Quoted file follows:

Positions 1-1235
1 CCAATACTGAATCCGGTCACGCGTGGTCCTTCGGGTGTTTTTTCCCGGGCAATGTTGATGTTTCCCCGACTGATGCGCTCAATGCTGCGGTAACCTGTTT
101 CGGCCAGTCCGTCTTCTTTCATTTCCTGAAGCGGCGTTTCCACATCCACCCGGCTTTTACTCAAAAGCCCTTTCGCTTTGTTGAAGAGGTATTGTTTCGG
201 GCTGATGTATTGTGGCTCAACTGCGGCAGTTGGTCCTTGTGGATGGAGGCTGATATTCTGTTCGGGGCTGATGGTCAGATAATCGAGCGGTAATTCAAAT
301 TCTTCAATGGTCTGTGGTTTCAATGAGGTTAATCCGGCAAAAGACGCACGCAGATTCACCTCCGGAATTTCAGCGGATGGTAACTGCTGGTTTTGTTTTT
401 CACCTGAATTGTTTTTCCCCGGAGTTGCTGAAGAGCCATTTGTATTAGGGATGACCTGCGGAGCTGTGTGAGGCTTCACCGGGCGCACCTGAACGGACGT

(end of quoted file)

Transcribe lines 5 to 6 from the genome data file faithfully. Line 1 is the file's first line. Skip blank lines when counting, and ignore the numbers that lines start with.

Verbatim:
301 TCTTCAATGGTCTGTGGTTTCAATGAGGTTAATCCGGCAAAAGACGCACGCAGATTCACCTCCGGAATTTCAGCGGATGGTAACTGCTGGTTTTGTTTTT
401 CACCTGAATTGTTTTTCCCCGGAGTTGCTGAAGAGCCATTTGTATTAGGGATGACCTGCGGAGCTGTGTGAGGCTTCACCGGGCGCACCTGAACGGACGT